New to forum and chickens and looking for support

Discussion in 'New Member Introductions' started by lbartsch, Jul 3, 2011.

  1. lbartsch

    lbartsch Chillin' With My Peeps

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    Hello all:

    My family and I just got our first chicks yesterday. Sadly, one of them died last night but the others seem to be doing fine (see my post in the Emergencies/Diseases forum for more info). We are brand new and totally inexperienced in this hobby and hoping this forum will help answer all our silly questions. Firstly, I want to make sure I have the brooder set up right. The chicks are all a week and half old. Two Araucanas and one Rhode Island Red. The one that didn't make it was a Silver Laced Wyandotte and we will likely replace her today.

    We made a brooder from a large plastic storage box and set it up in the garage. It has pine shavings as bedding, a slotted feeder and a waterer. The heat light is in the corner opposite the food/water. They seem to be happy. All are eating, drinking, napping and pooping. They are peeping more than I expected but they seem to be quiet when we're not there and start making noise when we go look at them. Seems good right?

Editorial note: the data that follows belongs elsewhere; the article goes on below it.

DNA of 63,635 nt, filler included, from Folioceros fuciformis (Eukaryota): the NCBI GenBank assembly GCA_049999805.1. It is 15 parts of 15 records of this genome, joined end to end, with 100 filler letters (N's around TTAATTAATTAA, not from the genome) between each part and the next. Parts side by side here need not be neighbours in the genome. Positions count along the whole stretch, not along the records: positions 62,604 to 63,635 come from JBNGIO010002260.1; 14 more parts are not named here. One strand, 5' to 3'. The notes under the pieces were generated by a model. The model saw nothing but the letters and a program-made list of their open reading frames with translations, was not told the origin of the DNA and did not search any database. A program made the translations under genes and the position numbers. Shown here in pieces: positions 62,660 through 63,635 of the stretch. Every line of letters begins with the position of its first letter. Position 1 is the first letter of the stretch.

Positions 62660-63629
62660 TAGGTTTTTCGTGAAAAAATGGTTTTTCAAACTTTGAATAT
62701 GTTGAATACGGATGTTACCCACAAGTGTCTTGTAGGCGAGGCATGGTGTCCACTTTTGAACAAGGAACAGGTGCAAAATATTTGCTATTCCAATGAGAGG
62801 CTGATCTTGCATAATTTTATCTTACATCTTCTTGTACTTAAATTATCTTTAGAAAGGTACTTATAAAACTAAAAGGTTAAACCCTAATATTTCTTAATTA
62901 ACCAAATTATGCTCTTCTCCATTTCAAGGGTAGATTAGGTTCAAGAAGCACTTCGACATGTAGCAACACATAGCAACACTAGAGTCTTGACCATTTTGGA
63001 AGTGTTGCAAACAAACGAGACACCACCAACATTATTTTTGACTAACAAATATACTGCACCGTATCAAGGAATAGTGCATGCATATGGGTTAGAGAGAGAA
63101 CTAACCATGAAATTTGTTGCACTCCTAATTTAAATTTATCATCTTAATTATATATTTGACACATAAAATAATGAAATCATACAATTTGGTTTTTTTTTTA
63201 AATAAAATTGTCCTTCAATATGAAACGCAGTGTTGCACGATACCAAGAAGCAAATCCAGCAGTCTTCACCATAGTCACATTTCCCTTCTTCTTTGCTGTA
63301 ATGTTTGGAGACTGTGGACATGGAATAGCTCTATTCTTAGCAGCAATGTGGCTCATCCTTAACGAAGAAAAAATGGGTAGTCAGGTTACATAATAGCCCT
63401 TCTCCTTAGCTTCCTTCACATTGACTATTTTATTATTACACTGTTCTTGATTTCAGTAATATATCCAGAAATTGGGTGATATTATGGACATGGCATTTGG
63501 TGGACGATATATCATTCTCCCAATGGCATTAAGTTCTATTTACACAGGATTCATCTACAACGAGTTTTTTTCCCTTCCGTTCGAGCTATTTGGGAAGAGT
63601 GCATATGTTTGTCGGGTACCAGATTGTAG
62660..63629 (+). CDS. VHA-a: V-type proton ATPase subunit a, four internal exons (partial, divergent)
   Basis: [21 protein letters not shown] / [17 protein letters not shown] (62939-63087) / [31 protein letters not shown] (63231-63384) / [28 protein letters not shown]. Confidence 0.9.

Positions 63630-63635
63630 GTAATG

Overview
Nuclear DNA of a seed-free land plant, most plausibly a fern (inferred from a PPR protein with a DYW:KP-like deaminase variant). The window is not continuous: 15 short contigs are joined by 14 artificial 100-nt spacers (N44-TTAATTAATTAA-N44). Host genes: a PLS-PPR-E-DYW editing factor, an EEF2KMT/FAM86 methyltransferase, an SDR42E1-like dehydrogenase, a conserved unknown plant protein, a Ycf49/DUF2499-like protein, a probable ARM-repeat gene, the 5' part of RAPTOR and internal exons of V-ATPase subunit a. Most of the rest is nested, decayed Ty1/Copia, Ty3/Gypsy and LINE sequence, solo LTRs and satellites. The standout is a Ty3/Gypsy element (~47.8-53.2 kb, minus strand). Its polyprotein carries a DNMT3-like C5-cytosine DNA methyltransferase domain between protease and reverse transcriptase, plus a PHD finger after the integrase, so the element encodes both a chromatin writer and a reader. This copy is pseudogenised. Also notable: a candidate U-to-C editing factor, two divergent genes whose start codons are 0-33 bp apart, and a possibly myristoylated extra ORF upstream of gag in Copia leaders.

Second, is there anything I should do when the temp here is supposed to be 100 degrees today? Do I remove the heat lamp when it's that hot?

    Finally for today, I have some questions about vitamins and food? We want organic eggs without antibiotics so I got unmedicated feed. Will that be ok or should I do medicated for a while longer and then switch? Also, should I give vitamins and if so which ones, how much and should I put them in water?

    Thanks for all your help.
     
  2. silkeysandra

    silkeysandra Chillin' With My Peeps

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    I do know new chicks should stay warm, even 100 degrees is probably ok for them--minus the heat lamp. If you are home, just check on them every hour to make sure they are drinking water and not acting hot. I have read here that the older they get, to turn heat down--but that's in cooler days. My guess is to watch them and make sure they seem happy and active. The thing about here is somebody will reply who really knows their stuff. I just have pullets and hens, don't do the chick thing as too much anxiety! ha! Welcome and keep posting.[​IMG]
     
  3. Mama_hen

    Mama_hen Out Of The Brooder